SA Armed Forces Day: Your guide for spotting these vehicles on the road

<i>Image: Maj Dalene Coetzee</i>
<i>Image: Maj Dalene Coetzee</i>
Maj Dalene Coetzee

The Mother City's sleepiness has been disrupted by the sound of military aviation and manoeuvres this week, as the SANDF celebrates its Armed Forces Day. 

If you don't quite like the pyrotechnics that goes with all this militarism, there's no question that some of the vehicles are of interest to petrolheads (despite all being diesel powered).

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We've compiled a spotter's guide below, to help you recognised those camouflaged armoured vehicles which might have been next to you in Cape Town traffic this week. 


Your 4x4 double-cab bakkie might be off-road capable, but imagine if you had an 8x8? That's exactly what the Rooikat armoured reconnaissance and assault vehicle is. 

Powered by a twin-turbocharged 10-cylinder engine, good for 417kW, it will run 0-60km/h in 21 seconds.


                                                                        Image: Maj Dalene Coetzee

That's not great acceleration, now is it? True. But at 28 tons, you don't expect the Rooikat to be a robot-to-robot racer.

More impressive is its 1.5m water fording wading ability (twice what a conventional double-cab bakkie can survive) and 70% gradient climbing ability. 


An armoured vehicle equivalant of the animal kingdom's toughest animal and utterly reliable as a 6x6 off-roader. 

Powered by a water-cooled six-cylinder diesel engine from Büssing, it benefits from turbocharging to produce 205kW, which is enough to power the 18-ton Ratel to a top speed of 105km/h.


                                                                         Image: Maj Dalene Coetzee

With three differential locks, one for each axle, the Ratel is prodigious off-road, combing immense traction with 350mm of ground clearance and 1.2m of water fording ability. 

Ride quality is excellent too, especially at speed over rough terrain, as the Ratel's suspension system combines huge coil springs and high-volume shock absorbers. Sort of puts your leaf-sprung double-cab's rear-suspension to shame…


At 10.4m in length, this six-wheel drive mobile artillery piece is a nightmare to park or manoeuvre in any city environment. That doesn't mean it isn't a great drive in the correct conditions.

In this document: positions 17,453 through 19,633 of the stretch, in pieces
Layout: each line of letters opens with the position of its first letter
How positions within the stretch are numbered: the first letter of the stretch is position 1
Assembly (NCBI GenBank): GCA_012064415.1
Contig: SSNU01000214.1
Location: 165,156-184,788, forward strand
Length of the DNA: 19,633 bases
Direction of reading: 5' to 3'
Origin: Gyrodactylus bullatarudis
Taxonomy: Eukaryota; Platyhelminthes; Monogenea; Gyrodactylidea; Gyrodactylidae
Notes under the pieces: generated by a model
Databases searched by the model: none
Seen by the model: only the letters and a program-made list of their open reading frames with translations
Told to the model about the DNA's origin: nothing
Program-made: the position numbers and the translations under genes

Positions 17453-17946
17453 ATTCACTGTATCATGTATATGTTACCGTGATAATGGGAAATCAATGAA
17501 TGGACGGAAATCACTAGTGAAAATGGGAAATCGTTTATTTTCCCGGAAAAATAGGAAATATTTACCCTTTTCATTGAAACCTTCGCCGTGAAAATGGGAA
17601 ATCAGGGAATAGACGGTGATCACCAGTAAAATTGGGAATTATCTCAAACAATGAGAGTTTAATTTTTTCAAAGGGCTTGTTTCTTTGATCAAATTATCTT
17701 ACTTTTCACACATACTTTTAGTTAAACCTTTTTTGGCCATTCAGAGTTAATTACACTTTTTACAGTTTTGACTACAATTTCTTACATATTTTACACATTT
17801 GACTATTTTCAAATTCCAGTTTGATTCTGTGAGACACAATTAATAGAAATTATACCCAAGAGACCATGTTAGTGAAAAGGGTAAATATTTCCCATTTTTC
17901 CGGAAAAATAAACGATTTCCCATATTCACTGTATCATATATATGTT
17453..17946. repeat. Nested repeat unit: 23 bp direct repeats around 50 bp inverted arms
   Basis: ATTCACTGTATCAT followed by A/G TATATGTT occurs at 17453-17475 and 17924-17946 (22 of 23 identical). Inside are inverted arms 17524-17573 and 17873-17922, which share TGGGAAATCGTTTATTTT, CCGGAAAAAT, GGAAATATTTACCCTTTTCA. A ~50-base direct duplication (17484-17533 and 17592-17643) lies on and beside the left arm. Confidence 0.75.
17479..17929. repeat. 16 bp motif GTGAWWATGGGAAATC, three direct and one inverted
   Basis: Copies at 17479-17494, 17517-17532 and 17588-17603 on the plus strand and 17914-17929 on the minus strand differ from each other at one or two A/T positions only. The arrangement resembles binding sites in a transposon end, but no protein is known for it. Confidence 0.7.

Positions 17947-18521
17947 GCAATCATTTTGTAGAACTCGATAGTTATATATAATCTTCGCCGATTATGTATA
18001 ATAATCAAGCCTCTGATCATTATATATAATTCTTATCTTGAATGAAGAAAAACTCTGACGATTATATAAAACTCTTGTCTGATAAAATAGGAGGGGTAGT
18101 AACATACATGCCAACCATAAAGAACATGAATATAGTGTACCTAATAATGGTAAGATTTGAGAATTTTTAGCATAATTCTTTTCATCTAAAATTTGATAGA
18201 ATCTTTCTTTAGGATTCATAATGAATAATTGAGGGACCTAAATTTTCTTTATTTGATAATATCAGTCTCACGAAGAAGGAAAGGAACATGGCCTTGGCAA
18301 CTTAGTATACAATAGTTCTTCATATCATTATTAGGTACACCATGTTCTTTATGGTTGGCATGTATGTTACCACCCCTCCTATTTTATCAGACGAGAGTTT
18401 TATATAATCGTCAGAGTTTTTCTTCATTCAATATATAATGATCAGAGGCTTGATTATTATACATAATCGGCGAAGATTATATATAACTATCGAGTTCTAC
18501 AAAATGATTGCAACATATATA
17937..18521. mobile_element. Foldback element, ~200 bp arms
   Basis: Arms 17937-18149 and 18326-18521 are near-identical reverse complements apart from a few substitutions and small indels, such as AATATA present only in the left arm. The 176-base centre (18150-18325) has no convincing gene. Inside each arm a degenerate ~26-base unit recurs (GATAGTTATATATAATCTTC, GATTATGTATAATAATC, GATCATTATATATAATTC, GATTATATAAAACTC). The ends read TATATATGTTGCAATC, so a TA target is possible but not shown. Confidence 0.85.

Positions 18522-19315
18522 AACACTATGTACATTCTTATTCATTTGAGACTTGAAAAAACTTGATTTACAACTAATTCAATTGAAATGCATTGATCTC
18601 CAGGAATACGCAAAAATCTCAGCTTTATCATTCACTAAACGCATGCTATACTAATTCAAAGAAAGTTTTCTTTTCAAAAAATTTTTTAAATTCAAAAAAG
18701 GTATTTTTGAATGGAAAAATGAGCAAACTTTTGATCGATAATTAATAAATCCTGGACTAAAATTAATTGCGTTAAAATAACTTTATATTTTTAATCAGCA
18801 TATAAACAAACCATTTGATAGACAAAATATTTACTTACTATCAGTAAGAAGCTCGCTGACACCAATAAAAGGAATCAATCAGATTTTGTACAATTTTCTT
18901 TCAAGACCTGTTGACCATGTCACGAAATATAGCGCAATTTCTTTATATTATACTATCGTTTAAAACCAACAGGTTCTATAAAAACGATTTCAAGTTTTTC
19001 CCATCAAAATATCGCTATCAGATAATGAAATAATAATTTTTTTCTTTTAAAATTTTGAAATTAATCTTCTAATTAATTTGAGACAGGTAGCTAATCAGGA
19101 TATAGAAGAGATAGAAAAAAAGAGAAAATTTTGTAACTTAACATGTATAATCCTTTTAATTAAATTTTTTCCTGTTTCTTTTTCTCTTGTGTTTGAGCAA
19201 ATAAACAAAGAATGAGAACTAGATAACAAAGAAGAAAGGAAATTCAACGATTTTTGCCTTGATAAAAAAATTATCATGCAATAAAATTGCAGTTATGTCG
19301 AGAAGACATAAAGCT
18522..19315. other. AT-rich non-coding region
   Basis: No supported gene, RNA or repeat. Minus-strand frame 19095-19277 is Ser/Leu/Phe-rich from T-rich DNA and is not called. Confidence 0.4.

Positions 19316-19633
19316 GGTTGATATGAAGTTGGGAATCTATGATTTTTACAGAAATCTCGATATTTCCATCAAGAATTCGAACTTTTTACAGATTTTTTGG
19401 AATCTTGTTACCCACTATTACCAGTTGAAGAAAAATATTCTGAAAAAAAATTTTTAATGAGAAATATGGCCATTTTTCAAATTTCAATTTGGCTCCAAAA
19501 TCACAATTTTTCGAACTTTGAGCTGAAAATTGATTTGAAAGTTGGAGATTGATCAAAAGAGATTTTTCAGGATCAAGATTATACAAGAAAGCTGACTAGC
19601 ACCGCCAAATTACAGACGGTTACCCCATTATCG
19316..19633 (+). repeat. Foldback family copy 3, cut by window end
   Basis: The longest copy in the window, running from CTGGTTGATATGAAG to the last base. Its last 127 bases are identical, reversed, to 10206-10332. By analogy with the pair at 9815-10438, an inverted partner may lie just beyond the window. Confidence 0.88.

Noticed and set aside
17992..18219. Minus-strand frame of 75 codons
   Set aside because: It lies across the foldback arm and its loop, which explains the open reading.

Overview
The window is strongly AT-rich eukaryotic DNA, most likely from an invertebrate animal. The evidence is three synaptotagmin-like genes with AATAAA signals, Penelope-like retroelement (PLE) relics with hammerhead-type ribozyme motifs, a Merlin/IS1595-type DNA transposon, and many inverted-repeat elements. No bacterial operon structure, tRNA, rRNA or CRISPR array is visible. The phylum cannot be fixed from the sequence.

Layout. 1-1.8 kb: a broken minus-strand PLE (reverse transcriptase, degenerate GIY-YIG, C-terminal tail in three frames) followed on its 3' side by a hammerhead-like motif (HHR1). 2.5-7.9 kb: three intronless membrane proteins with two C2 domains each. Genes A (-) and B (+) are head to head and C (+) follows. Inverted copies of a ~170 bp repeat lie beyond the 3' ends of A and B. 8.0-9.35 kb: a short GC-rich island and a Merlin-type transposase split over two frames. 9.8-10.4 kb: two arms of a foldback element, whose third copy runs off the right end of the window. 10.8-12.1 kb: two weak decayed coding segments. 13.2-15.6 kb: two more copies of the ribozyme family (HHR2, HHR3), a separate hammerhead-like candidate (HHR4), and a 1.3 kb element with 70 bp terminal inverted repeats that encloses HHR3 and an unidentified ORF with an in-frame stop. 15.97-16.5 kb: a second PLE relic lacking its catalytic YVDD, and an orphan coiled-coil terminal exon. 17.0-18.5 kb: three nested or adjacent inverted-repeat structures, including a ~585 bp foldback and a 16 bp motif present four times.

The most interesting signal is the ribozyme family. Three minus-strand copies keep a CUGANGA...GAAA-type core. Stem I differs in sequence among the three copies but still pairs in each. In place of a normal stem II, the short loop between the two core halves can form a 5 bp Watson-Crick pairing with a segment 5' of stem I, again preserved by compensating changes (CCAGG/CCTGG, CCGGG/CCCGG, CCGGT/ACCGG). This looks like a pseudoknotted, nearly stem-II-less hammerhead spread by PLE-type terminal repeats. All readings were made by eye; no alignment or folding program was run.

Designers of the G6 wanted to make the 46-ton rig stable over testing terrain. Conventional wisdom says that driving anything nearly 11m in length at speed, over an off-road environment, is going to be bumpy and jarring.

G6 Denel land systems

                                                                     Image: Denel Land Systems

To counter this, the G6 has a fully-independent system on all six axles with hydro-pneumatic bump-stops to prevent it thumping through its wheel travel.

Powering the big rig is a 386kW diesel engine, which is air-cooled. Despite its immense weight, the G6 can scale a 40% gradient. 

Cruising range isn't bad either, you can do 700km on a tank of diesel - the only issue is that it takes 700 litres to fill which calculates to R8 855 per refuel. Not cheap to purchase either: At R45m a piece. 

Oliphant tank

The heavy metal in the SANDF's armoury. As a tracked vehicle it can go virtually anywhere and over anything, but don't expect to get anywhere quickly. 

True to its name, Oliphant weighs a lot at 59 tons. Even with a massive 29-litre V12 air-cooled turbodiesel engine good for 660kW, it isn’t quick.


                                                                         Image: Maj Dalene Coetzee

Top speed is only 58km/h, but it will run up and over 1m vertically stepped obstacles and climb a 60% gradient. 

The first and last wheels running its tracks also feature hydraulic dampers, to improve ride quality when powering over broken terrain. 


Not all soldiers enjoy being cooped inside a metal armoured vehicle without windows that open. It gets hot. 

For those troops who prefer airflow through their helmets (and happen to be airborne qualified), there is the Gecko 8x8 all-terrain vehicle.


                                                                        Image: Maj Dalene Coetzee

It might be powered by a tiny 950cc tri-cylinder turbodiesel engine sourced from Daihatsu, but what it lacks in power (25kW) it makes up for in ability.

The Gecko can transport three passengers and a driver up to 250km, and scale 60% gradients along the way. You can drop it by parachute too. 

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